Managed care pharmacies reap benefits of EHRs
Increased adoption of electronic health records is helping pharmacists who work for payers and pharmacy benefit management companies improve outcomes, offering access to high-quality clinical data.
[See also: Rx playing bigger role in EHR strategy]
An article in a recent edition of the Journal of Managed Care Pharmacy noted that the increase in the number of physicians using EHRs over the past few years "is promising for managed care."
The article, "The Impact of Information Technology on Managed Care Pharmacy: Today and Tomorrow," cited a Kaiser study conducted from 2004 to 2009 revealing a statistically significant decrease in emergency department visits – 28.8 per 1,000 – and hospitalizations among diabetes patients whose doctors used its EHR.
Managed care pharmacy leaders contend that the next step in developing EHRs is to connect disparate EHRs into health information exchanges.
Douglas Hillblom, lead author of the JMCP article, said that there is a group at the Pharmacy Health Information Technology Collaborative working on a pharmacy-based EHR.
"If I'm a community pharmacist who is working with an accountable care organization and also a member of the HIE, than I can provide my data in terms of what I'm doing back to the primary care physician through that HIE," said Hillblom.
"The thing that we're looking to in the future is having those types of provider arrangements where I can be a community practitioner with an EHR on my system that I can proactively and collaboratively share with a primary physician and other members of the healthcare team and doing that through a direct relationship or through a HIE," he said.
Hillblom added that the HIE is only one avenue and that there could be different electronic mechanisms for information sharing such as closed or secured communication networks. The emphasis, he stressed, should be on enhancing the sharing of information for better patient care.
Among the guiding principles of the Pharmacy Health Information Technology Collaborative is to "identify" – through the consensus work of expert panelists – "the minimum data set and functional electronic health record requirements for the delivery, documentation, and billing of pharmacist-provided medication management services."
Rapid Adoption of EHRs provides pharmacist in managed care and other settings better quality data with which to make decisions. Hillblom, pointed out that in the managed care world, the traditional models had the medical information separate from the drug information.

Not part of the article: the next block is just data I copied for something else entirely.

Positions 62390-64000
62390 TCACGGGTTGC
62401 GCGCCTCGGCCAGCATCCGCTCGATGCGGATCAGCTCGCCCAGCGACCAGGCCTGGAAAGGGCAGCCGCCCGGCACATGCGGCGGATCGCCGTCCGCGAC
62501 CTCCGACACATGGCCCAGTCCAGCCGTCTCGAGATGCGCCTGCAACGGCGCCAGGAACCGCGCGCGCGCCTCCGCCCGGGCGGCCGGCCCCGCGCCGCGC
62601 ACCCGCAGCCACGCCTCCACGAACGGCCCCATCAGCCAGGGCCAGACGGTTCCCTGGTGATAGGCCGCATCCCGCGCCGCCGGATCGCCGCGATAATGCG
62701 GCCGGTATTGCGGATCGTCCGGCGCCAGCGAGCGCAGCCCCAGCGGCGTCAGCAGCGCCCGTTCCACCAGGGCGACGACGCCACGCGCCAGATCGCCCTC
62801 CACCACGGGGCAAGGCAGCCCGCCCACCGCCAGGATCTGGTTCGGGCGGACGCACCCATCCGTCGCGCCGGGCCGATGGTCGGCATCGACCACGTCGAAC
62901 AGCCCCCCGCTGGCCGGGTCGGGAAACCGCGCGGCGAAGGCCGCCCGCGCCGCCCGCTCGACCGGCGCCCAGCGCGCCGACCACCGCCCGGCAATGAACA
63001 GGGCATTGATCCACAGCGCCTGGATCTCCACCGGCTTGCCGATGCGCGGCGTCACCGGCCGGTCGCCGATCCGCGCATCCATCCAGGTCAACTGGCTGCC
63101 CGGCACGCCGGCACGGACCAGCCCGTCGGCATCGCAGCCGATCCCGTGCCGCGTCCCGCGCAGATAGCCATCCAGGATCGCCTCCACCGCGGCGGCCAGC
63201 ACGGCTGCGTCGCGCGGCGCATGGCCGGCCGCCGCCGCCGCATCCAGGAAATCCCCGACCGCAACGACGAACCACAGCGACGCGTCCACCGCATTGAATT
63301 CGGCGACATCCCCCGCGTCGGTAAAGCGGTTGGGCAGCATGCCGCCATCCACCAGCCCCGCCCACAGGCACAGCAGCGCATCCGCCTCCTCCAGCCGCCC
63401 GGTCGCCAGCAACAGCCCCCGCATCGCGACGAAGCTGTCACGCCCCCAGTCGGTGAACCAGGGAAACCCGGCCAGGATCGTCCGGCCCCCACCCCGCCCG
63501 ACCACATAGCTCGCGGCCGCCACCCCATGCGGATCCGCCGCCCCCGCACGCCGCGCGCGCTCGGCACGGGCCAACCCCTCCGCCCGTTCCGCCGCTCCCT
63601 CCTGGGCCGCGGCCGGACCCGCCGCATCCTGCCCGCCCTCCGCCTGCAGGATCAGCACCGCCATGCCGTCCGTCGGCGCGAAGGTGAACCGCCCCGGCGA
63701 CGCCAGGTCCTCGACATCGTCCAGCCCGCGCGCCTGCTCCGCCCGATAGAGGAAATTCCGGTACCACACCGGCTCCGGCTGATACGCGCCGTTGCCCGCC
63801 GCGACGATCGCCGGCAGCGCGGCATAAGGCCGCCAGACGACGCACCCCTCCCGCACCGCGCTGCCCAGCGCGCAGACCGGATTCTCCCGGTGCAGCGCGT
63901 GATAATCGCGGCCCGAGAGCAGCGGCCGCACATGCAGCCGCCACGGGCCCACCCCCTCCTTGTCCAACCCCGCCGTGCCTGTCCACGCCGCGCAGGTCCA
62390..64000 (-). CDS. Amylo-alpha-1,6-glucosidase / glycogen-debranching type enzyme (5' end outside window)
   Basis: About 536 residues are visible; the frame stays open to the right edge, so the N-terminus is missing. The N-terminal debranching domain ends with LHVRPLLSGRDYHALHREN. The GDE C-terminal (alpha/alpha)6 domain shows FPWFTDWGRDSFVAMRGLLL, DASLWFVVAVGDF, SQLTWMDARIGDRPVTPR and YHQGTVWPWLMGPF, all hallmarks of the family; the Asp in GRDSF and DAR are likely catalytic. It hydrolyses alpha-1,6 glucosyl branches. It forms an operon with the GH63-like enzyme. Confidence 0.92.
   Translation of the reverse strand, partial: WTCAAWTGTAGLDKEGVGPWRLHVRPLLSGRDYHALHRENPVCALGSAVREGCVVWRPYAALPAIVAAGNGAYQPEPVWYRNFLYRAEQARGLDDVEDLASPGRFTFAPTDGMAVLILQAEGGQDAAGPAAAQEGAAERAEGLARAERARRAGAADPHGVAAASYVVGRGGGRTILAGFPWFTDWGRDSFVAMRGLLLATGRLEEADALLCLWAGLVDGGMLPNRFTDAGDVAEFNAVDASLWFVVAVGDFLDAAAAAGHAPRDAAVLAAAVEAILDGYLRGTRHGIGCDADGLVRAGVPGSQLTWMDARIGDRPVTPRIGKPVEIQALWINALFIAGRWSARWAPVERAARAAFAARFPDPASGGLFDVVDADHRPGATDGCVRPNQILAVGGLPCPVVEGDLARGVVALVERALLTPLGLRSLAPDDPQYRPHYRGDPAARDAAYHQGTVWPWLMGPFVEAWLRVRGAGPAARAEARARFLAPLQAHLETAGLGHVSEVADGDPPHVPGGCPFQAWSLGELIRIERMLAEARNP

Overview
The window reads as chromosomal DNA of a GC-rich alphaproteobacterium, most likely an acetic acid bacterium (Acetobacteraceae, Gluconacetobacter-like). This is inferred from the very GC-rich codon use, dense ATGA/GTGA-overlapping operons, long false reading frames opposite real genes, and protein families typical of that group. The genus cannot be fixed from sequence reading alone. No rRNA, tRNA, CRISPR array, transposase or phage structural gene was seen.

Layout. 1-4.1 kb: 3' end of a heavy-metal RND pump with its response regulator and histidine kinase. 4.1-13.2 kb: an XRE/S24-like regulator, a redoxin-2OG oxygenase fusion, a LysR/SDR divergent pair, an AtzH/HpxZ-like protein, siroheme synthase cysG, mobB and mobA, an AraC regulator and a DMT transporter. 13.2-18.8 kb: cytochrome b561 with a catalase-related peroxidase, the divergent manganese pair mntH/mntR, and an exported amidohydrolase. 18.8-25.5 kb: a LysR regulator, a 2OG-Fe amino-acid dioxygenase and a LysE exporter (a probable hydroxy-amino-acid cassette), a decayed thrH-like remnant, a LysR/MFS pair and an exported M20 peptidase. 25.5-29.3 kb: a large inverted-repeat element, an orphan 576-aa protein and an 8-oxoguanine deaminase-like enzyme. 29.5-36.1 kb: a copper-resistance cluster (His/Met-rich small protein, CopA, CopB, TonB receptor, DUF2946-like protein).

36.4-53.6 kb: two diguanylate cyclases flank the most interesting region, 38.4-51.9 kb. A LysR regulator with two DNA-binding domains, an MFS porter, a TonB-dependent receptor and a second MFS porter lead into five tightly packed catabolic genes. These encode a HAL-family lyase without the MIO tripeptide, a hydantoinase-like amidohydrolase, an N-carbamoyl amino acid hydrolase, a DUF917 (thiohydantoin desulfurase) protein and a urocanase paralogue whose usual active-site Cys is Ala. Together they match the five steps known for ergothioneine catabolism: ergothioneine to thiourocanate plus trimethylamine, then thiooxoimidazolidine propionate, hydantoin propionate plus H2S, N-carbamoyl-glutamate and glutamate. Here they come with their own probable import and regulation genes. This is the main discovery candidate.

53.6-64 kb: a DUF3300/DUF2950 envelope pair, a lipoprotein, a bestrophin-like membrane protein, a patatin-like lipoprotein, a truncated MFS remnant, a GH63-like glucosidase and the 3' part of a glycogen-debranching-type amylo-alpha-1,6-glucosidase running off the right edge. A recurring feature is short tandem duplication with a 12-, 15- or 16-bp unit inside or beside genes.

"They are two different databases," he said. "In making a drug decision you may not have the medical information available to you and therefore your decision-making was based on partial information. What was paid for out of the PBM."
But if a patient decided to pay cash for something, the pharmacist didn't necessarily have that information that had been prescribed.
To address that issue, Express Scripts for example, the nation's largest PBM, offers RationalMed, a clinical program that integrates pharmacy data with medical and lab data.
"This allows our pharmacists to provide better patient care, and identify and take action on gaps in care and potential safety concerns," said Heather Sundar, vice president, product development for Express Scripts.
Express Scripts’ Therapeutic Resource Centers have specialist pharmacists who focus in a specific therapeutic area. Sundar noted that this advanced knowledge and experience, coupled with access to vast data resources leads to improved patient outcomes and reduced potential adverse events.
Coordination of care and physicians' workflow
Industry experts point out that the rapid adoption of EHRs present an important opportunity to couple their data with technology innovations in new and different ways.
"Not only are EHRs improving coordination of care, they are also improving physicians’ workflow by being a central repository for all patient information at the point of care," Sundar told Healthcare IT News.
Express Scripts is launching several new programs that improve its bidirectional communication with physicians through EHRs, allowing them to clarify prescriptions, streamline prior authorizations and more with the physician in their workflow.
"This will help reduce administrative processes, and will make patient care more timely, efficient and most of all, effective," said Sundar.
When pharmacists and physicians are provided with actionable data, they are able to make more informed decisions and provide better patient care, she said.